SYDNEY, Australia – Despite the 500-plus anti-Semitic incidents in the latest annual report of the Executive Council of Australian Jewry, the specter of anti-Semitism Down Under is low.
After all, Australia is not Europe. It's still the “lucky country,” especially for the Jews and Israel. Witness the mass signing last week of a declaration pledging to combat global anti-Semitism by more than 100 federal MPs.
The Australians joined a campaign spearheaded by legislators including Canadian MP Irwin Cotler, Israeli MK Isaac Herzog and U.S. Congressman Chris Smith. It's an international coalition of lawmakers, founded in 2009, to combat “an escalating, sophisticated, global, virulent and even lethal anti-Semitism, that is arguably without parallel or precedent since the end of the Second World War.”
About 300 other lawmakers from some 60 countries have signed the London Declaration on Combating Anti-Semitism, a spokesperson from the Inter-parliamentary Coalition for Combating Anti-Semitism told Haaretz this week. Of them about 50 are Canadians, 18 are Brits, six are Israelis and two are Americans.
Australian legislators now represent the largest contingent of signatories, and more of the nation’s 226 federal parliamentarians in Canberra are expected to sign the declaration this week. British MP John Mann, chairman of the Inter-parliamentary Coalition, was delighted by the support.
“The London Declaration on Combating Anti-Semitism is a document with clear recommendations to improve the way in which anti-Semitism is being confronted,” he told Haaretz. “We hope that this endorsement from Australia will encourage colleagues in other parts of the world to follow suit.”
The declaration resolves to “expose, challenge, and isolate political actors who engage in hate against Jews and target the State of Israel as a Jewish collectivity.” It also endorses the 2005 definition of anti-Semitism by the European Monitoring Center on Racism and Xenophobia, which acknowledges that some attacks on Israel can be anti-Semitic.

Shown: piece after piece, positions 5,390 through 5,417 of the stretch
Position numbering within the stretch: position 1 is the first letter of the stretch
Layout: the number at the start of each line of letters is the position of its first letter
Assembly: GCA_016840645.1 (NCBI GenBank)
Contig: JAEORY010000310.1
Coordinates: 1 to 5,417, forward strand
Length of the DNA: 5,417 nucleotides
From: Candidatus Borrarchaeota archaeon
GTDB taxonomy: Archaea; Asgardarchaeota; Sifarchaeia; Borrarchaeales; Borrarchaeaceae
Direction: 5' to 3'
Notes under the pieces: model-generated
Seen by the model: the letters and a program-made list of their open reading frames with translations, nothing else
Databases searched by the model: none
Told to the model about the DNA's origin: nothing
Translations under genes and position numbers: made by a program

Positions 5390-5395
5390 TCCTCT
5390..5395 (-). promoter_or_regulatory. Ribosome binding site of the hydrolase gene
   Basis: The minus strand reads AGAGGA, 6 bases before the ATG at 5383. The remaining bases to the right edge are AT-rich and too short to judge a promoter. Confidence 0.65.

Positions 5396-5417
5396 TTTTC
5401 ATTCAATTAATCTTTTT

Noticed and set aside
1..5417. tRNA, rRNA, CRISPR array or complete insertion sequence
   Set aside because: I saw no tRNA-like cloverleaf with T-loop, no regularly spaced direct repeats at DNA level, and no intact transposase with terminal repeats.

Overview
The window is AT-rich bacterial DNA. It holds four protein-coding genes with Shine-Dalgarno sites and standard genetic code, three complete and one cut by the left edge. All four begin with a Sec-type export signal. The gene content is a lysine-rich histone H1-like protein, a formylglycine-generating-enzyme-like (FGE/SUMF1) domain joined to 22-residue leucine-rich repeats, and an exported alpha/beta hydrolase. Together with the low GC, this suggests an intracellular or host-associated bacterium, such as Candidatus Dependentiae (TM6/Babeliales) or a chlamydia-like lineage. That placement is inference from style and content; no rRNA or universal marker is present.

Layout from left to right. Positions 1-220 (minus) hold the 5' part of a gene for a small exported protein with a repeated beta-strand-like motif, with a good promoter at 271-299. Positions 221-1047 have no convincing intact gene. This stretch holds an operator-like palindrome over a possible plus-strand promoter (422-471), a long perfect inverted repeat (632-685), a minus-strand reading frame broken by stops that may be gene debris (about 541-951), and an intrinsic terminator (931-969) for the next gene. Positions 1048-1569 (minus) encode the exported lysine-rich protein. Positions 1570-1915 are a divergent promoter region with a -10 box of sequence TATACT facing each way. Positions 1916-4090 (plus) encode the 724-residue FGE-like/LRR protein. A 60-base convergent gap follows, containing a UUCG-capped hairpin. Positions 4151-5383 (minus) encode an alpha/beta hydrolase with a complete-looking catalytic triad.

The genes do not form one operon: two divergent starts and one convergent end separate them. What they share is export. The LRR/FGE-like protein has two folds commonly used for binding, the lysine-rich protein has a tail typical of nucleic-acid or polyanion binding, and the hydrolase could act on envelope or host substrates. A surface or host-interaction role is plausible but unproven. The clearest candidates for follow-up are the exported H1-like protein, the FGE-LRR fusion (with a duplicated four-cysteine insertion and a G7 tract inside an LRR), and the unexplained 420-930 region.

Last month Australia’s Julia Gillard became the fourth prime minister to sign, following Britain’s Gordon Brown and David Cameron, and Canada’s Stephen Harper, who in 2010 signed the Ottawa Protocol, reaffirming the London Declaration.
“The London Declaration is, above all, a warning and a witness to those who hold offices of public trust,” Gillard said, urging her fellow lawmakers to sign up. “In the 1930s, another generation of leaders failed the test. We face the same test – and we must not fail it.”
On May 10, Liberal MP Christopher Pyne, a former chairman of the Parliamentary Friends of Israel group, followed Gillard’s lead.
“Activism, boycotts and sometimes sanctions campaigns aren’t always anti-Semitic, but when you target individual businesses because they are Jewish, it is clearly anti-Semitic,” Pyne said, referring to a campaign to boycott Max Brenner, the Israeli-founded chocolate shop that has more than 20 outlets across Australia. On Tuesday, New South Wales Premier Barry O'Farrell and opposition leader John Robertson signed the declaration in Sydney.
A dissenting voice
But not everyone supported this latest bout of philo-Semitism. “The resort to charges of anti-Semitism regarding the worldwide criticisms of the internationally illegal policies of the government of Israel is an age-old technique to stifle any criticism of blatant human rights abuses,” said Prof. Stuart Rees, a trenchant Israel critic at the University of Sydney’s Center for Peace and Conflict Studies.
Rees’ “polemical attack” was a “much more significant trigger for this sweep of signatures than the BDS campaign itself, which has been a conspicuous failure in Australia,” said Peter Wertheim, the executive director of the Executive Council of Australian Jewry. He was referring to the international boycott, divestment and sanctions campaign against Israel.
Admitting that Rees’ remarks added “momentum” to the cause, Liberal MP Joshua Frydenberg rallied his party colleagues in Canberra, and by the end of last week all 105 federal Liberal MPs and senators had signed up to the London Declaration.
"No major political party in any other country has seen all its parliamentary members sign on in this way,” Frydenberg said, denying that Labor had been wedged on the issue just months before an election.
Attorney-General Mark Dreyfus added: “The prime minister represented our nation, our government and the Parliamentary Labor Party when she signed the London Declaration.”
Dr. Danny Lamm, president of the Executive Council of Australian Jewry, said he expected “no division” between the major parties on the issue. “It will be equally supported by Labor and the coalition. It demonstrates what a terrific country we live in,” he said, adding that he had experienced anti-Semitism firsthand earlier this month.
But not in Australia. He was in Hungary at the annual assembly of the World Jewish Congress when a gang began chanting Nazi slogans at the group of Jewish leaders he was walking with.“I've never seen or heard of anything like that here,” Lamm said.
“You can only find some anti-Semitism in Muslim and radical left circles, but that represents a very small minority,” he told Haaretz on Saturday night from Melbourne’s major sports stadium, where he was watching his Australian rules football team with almost 70,000 fans.
“I'm sitting at the Melbourne Cricket Ground with a kippa on and no concerns.”
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